As such, genetic drift dominates the evolution of niche-specific bacteria. Extended exposure to deletional bias ensures the removal of most superfluous sequences. Symbionts occur in drastically lower numbers and undergo the most severe bottlenecks of any bacterial type. There is almost no opportunity for gene transfer for endosymbiotic bacteria, and thus genome compaction can be extreme. One of the smallest bacterial genomes ever to be sequenced is that of the endosymbiont Carsonella rudii.
Molecular phylogenetics has revealed that every clade of bacteria with genome sizes under 2 Mb was derived from ancestors with much larger genomes, thus refuting the hypothesis that bacteria evolved by the successive doubling of small-genomed ancestors. Bacteria were cultured introducing frequent bottlenecks and growing cells in serial passage to reduce gene transfer so as to mimic conditions of endosymbiotic bacteria.
The data predicted that bacteria exhibiting a one-day generation time lose as many as 1, kbp in as few as 50, years a relatively short evolutionary time period. Furthermore, after deleting genes essential to the methyl-directed DNA mismatch repair MMR system, it was shown that bacterial genome size reduction increased in rate by as much as 50 times. This is not to suggest that all bacterial genomes are reducing in size and complexity. While many types of bacteria have reduced in genome size from an ancestral state, there are still a huge number of bacteria that maintained or increased genome size over ancestral states.
While deletional bias tends to remove unnecessary sequences, selection can operate significantly amongst free-living bacteria resulting in evolution of new genes and processes. Unlike eukaryotes, which evolve mainly through the modification of existing genetic information, bacteria have acquired a large percentage of their genetic diversity by the horizontal transfer of genes. This creates quite dynamic genomes, in which DNA can be introduced into and removed from the chromosome.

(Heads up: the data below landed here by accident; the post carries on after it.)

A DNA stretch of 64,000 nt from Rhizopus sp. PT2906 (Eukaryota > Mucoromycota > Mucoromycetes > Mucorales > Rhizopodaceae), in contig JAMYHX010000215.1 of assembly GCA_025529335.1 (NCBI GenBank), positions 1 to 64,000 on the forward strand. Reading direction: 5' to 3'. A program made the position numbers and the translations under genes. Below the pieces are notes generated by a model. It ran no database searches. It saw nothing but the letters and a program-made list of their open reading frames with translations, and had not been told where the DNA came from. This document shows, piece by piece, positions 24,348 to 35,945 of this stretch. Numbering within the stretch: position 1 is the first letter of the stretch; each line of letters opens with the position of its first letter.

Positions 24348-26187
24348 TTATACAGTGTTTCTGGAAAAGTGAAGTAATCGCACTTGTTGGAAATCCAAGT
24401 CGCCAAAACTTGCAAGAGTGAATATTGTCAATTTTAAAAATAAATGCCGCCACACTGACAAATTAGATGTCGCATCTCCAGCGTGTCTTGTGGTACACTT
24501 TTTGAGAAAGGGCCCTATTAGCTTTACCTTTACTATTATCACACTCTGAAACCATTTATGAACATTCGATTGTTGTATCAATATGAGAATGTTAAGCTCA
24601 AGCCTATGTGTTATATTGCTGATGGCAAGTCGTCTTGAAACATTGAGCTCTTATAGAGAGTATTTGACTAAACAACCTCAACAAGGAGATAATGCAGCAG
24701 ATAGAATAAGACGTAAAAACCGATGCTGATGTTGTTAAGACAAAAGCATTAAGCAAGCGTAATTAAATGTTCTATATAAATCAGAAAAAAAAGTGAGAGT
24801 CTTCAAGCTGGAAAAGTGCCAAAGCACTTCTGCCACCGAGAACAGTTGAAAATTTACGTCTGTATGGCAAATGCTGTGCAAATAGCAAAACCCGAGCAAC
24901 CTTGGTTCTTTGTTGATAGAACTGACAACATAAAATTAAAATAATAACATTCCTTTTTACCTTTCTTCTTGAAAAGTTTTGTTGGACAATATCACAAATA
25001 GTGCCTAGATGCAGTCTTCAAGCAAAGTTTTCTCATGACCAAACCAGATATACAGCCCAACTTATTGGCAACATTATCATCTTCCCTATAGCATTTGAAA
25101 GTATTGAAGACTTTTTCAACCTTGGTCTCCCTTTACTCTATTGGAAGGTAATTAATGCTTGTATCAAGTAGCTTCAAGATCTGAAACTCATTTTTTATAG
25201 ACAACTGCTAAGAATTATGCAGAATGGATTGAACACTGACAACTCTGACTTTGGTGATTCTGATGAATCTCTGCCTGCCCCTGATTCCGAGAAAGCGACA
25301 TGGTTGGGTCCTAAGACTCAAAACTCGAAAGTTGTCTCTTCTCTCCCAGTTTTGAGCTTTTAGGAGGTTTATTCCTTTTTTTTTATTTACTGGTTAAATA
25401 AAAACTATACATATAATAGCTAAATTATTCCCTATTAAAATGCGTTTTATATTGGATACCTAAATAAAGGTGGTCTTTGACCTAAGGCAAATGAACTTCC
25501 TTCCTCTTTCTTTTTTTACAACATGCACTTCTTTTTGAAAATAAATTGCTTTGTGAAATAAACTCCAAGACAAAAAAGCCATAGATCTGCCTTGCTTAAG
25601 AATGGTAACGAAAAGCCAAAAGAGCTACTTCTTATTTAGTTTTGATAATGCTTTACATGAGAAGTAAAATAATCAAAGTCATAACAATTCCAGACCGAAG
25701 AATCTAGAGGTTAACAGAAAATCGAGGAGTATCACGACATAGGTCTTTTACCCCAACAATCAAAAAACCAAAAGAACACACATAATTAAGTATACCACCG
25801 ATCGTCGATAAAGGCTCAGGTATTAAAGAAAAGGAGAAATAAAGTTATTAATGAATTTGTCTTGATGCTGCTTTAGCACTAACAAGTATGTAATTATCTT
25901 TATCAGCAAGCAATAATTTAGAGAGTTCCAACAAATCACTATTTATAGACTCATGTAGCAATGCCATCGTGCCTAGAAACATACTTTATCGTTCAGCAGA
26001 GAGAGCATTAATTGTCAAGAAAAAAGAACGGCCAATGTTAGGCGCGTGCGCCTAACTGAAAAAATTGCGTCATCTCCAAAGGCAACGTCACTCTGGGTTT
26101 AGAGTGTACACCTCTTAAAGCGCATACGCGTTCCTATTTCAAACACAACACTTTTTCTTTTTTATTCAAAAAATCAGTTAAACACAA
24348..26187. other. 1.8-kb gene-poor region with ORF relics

Bacteria have more variation in their metabolic properties, cellular structures, and lifestyles than can be accounted for by point mutations alone. For example, none of the phenotypic traits that distinguish E. On the contrary, evidence suggests that horizontal gene transfer has bolstered the diversification and speciation of many bacteria.
Horizontal gene transfer is often detected via DNA sequence information. Tools Request permission Export citation Add to favorites Track citation. Share Give access Share full text access. Share full text access.
Corradi Lab - Evolutionary Genetics and Genomics of Unique Eukaryotic Microbes - Home